Observations and inanities by a second-shift assistant supervisor in the Puppy-Grinding division of the Evil Atheist Conspiracy® (our motto: "Sure it's cruel, but think of the jobs!"), your host, Brent Rasmussen.
...in an excellent (and fairly tame, by his standards) piece today:
In other words, the Obama administration, in both of these decisions, is saying that it's time to stop fucking with the Constitution. Whether it's the individual rights of women or the habeas corpus rights of prisoners, the law professor in the President knows that "liberty and justice for all" is an actual pledge.
Check it out.
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What is it with the religious fixation on sex, anyway? Sheesh. And you gotta see some of the comments - here's a good one:
A little gem from the Russian news service Interfax:
Head of the Moscow Patriarchate Sourozh Diocese (Great Britain) Bishop Yelisey expressed his concerns with the London “No God” bus campaign.
“Atheistic propaganda in London is especially painful for us, members of the Russian Orthodox Church. We have a unique experience of life in atheistic state and we can prove that true atheism is not as joyful as they try to present it,” the Bishop told Interfax-Religion on Wednesday.
I love that he thinks he can "prove" how miserable atheism inherently is. I await the data on his report.
More to the point, this is a real overblowing of the atheism=Stalinism canard. He might begin to have a modicum of a case if the bus ads read something like:
"There's probably no God, so stop worrying and submit yourself and your labor to the State and our brave Party chairman."
But they don't.
[Cross-post at Bloc Raisonneur]
Our good friend Jake Jones the Evangelical Examiner, in a piece explaining what he calls the "Angry Atheist Syndrome" with his usual wit and depth of understanding, actually gives us a valuable insight into the bureaucratic workings of the next world:
Greedy prayers always go unanswered. If a greedy prayer is answered, then we must ask the tough question; "did the answered prayer come from God or Satan"? More than likely, Satan had something to do with it.
Holy crap! If Satan is answering a lot of prayers intended for God Himself, you know what that means, don't you?
Satan has wiretapping clearance.
So learn from Avon Barksdale's crew, folks, and use code next time you chat with the Almighty.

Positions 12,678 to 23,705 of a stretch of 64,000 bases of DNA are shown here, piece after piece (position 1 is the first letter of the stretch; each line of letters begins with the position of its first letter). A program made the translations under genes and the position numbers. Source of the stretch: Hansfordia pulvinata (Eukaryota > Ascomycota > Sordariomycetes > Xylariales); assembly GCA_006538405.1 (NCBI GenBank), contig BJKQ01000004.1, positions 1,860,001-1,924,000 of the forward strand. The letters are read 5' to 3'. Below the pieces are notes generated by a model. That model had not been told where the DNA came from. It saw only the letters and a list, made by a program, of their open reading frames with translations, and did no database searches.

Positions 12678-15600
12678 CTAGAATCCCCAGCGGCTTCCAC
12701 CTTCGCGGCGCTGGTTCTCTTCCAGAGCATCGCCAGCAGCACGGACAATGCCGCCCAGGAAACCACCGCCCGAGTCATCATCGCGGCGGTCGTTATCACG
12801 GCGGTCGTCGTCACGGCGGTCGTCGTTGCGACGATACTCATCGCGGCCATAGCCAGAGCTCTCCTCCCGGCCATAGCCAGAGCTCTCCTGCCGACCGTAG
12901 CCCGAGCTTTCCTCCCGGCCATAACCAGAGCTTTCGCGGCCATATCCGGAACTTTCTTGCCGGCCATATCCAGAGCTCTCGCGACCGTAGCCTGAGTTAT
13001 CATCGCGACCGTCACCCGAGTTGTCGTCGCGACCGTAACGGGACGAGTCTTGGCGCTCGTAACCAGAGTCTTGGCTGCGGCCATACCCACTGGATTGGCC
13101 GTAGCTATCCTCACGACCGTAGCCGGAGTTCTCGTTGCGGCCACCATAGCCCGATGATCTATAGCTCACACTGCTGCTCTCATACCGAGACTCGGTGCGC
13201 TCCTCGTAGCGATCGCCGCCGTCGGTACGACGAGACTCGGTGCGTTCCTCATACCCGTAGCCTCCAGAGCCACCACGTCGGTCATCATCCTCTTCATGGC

If I were feeling more creative, I'd whip up a filk of the traditional spiritual, but not today. Someone else feel free.
Anyway, I think this is progress:
ATLANTA - After a lifetime in the church, the Rev. William L. Rhines Jr. lately has started to question one of the Bible's fundamental teachings, that God created man.
It's an especially touchy topic in his Wilmington, Del., congregation, where generations of black worshippers have leaned on faith to endure the indignities of racism.
But as the world marked the 200th birthday of evolution theorist Charles Darwin on Thursday, Rhines figures its time for even the most conservative congregations to come to terms with science.
"We're becoming more middle class, upper middle class, so we have more free time ... to ponder these eternal issues," said Rhines, who will encourage a discussion at Ezion-Mt. Carmel United Methodist Church.
* * *
I'm not going to reference an article today. Today I'm going to give an example of where theists go wrong. We have a small discussion group at work. One of the topics given today was something in the news that I hadn't read and still haven't read. The topic discussed memories from being reincarnated. One of my coworkers brought up the topic after having read something online. The coworker gave the headline which was something along the lines of, "Study shows evidence of former life memories gives credence to past life experiences!" (w/ a reference to reincarnation which I can't recall at this point, sorry)
Keep in mind, I haven't read either the article or the study. My coworker brings up this article and immediately afterward another coworker exclaims, "And you say you don't believe in God."
My immediate reply afterward was, "What? Why would you bring God into this?"
The coworker was incredulous. He wondered why an atheist would reference an article which gave the idea that reincarnation was possible.
There has been a lot of interesting commentary on atheist activism from very disparate sources over the past couple days, and a theme is emerging: How atheists hurt the feelings of the religious.
First there has been a long series of entries on Andrew Sullivan's blog concerning the merits of faith mockery, mostly in the form of the Flying Spaghetti Monster. This has directly seeded other discussions on the same topic at places like the League of Ordinary Gentlemen, where there are posts by various authors, and I have commented on a couple of them. Meanwhile, a book review by Jerry Coyne in the New Republic, which I can't recommend highly enough, has also spurred many a blog conversation at such places as the American Scene (home of Alan Jacobs, writer of one of my favorite--and now defunct--blogs, TextPatterns).
One of the more interesting pieces I've come across comes from the United Church Observer, a small church publication from Canada, which places one of its journalists reluctantly aboard a cruise for the Atheist Alliance International convention. There, Jocelyn Bell comes to some important realizations about hernonbelieving neighbors (sorry, it's Canada: neighbours).
I was reading about college football star Tim Tebow and the John 3:16 reference painted beneath his eyes.